Taking a Mk3 Golf Syncro four-wheel-drive shell as a starting point, there was little in the Volkswagen parts bin to raise championship-winning eyebrows. Indeed it quickly became clear that the project would have little in common with the production car. Instead of using an iron-blocked 92.8mm x 82.5mm, 16-valve EA827 motor from the Golf GTI and turbo-charging it, with its weight, valve angle, and compact cylinder compromises, a bespoke short stroke 86mm x 86mm all-aluminum lightweight unit was created.
It was the same story with the transmission. The five-speed cable-shifted unit in every Golf, Passat, and successor was rejected in favor of a heavy-duty FF Developments 6-speed, transmitting torque to a computer-controlled Steyr-Daimler-Puch center differential, with hydraulic plates to vary the torque split between 25 and 100 percent across the front axle, using wheel sensors, throttle position and more. The adjustability of this system is borne out by the multitude of pipes feeding around the gearbox. It all shows the depths of thinking far beyond what the competition was doing. The A59 was being designed for success in production spec Group N rallying too, where the factory gearbox had to be retained.
Up front, the suspension was recognizably Mk3 Golf but widened on the prototype with cut and lengthened-then-gusseted VR6/GTI wishbones, one-off knuckles with revised geometry, and 4-pot Brembo calipers with over-size discs. Curiously the subframe is spaced downwards approx 10mm, potentially for drive train clearance. Open the hood, and most noticeable are the suspension turrets pushed upwards to the max for wheel travel, so much so that hood bulges were necessary for clearance. If there is one thing that matters on rough gravel roads, it is wheel travel. No other manufacturer had gone that far.
At the rear, the Syncro semi-trailing arm suspension with all its geometry shortcomings was ditched entirely and replaced with a fully independent multi-link design, using tension struts adapted to re-use existing body shell suspension attachment points wherever possible. The rear suspension is impressive, using multi-links with clear signs of fabrication, and yet all joints are road-durable dust-booted parts. Anyone that follows motorsport closely will have seen Ford do exactly the same with the Escort RS Cosworth once the shackles were loosened for the 1997-on FIA ‘WRC car’ regulations. Again the brake discs are oversized and clasped with Brembo single-pot calipers. All four shock absorbers run modified with height adjustment collars, and anti-roll bars moved from suspension arm mounts to shock absorbers drop links, immediately giving higher roll resistance.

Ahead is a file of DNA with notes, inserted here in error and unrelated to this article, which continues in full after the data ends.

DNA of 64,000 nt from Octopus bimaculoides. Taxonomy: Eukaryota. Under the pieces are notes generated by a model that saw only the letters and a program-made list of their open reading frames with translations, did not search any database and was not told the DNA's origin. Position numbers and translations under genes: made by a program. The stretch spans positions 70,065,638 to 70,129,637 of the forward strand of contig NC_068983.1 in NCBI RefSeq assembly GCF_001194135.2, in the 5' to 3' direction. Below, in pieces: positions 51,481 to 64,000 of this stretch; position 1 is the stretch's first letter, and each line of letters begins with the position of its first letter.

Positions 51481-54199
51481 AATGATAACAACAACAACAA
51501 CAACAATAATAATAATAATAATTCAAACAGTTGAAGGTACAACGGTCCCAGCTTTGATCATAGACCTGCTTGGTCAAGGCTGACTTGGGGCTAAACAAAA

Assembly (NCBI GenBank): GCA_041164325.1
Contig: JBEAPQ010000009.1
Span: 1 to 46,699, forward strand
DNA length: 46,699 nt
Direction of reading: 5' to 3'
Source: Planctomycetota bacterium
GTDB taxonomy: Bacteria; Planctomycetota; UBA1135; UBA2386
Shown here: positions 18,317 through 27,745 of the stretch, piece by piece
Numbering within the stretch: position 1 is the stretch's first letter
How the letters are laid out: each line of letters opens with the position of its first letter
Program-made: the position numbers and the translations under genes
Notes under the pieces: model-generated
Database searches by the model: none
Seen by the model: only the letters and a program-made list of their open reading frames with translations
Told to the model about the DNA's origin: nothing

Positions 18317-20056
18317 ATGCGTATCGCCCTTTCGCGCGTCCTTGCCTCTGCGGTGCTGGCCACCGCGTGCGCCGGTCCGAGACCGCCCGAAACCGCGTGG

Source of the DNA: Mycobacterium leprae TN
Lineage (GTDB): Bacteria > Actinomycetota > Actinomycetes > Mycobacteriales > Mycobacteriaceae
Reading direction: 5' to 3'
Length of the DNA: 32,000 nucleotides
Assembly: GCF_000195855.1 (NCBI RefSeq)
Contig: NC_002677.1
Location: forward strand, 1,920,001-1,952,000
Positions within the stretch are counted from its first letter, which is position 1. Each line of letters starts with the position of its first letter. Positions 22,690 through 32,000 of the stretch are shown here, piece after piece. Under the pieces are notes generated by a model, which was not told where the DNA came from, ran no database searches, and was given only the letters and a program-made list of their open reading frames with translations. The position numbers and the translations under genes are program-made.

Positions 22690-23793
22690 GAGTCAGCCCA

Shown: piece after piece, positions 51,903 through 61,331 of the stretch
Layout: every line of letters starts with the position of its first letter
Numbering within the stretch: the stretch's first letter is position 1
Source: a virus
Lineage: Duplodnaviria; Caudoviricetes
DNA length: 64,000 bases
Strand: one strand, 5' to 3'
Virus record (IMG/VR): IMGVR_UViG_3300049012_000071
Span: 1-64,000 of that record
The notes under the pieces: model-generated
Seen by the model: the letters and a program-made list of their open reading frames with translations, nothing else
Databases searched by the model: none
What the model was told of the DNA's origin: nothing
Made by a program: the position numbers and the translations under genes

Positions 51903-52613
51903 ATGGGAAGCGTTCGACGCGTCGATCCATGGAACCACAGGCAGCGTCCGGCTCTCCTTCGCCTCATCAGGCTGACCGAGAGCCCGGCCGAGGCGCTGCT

Styling-wise, the Golf was now physically wider so revised panels were created by the Volkswagen Dusseldorf design studio. The front bumper is deeper and extensive wind tunnel work saw outrageous but very effective cooling ducting incorporated as well as multiple ducts in the hood. The larger rear spoiler fitted is only part of the story. At the time, manufacturers were getting cute by putting items on homologation specials that weren’t actually in use. In the trunk, the plan was to put a larger adjustable three-part spoiler, which would then allow even more downforce as well as duct air down the C-pillar to the wheel arches allowing cooling to the rear brakes and differential. Also lying in wait for competition use in the trunk is a water injection system for the inlet charge, sitting in the original Syncro spare wheel well alongside the relocated battery. The spare wheel is on top, leaving little trunk space, showing how compromised this homologation special really was. More superficially, there’s an early Mk4 Golf styling cue from the central VW badge on the hatch.
The interior represents the designed concept for a luxury and highly sporting Golf to help justify the price, with figure-hugging Recaro A8 front seats and just two rear seats – not a three-person bench - sculpted to match. The half roll cage by Matter is an obligatory test car safety item fitted just in case of an inversion at test venues such as the Nürburgring, where this car clocked up some of its 20,000 km of testing. Underneath, it bears the signs of rugged use, Nate Brown noting: “museum piece yes but by no means unused, it definitely has some hard miles on it - the bell housing is ground down significantly.”
To accompany the digital Bosch dashboard, there is a center dash mode selector for monitoring all engine data, including temperatures and pressures, exhaust, and three transmission areas. The glove box has an adjustable boost knob and drivetrain data connections. Nate Brown noted after his drive, “From the feel of the car, it was definitely around 250hp, maybe a touch more, but it’s so unlike any turbo VW motor. The boost knob in the glove box has a little arrow at the 12 o’clock position, which is where we left it.”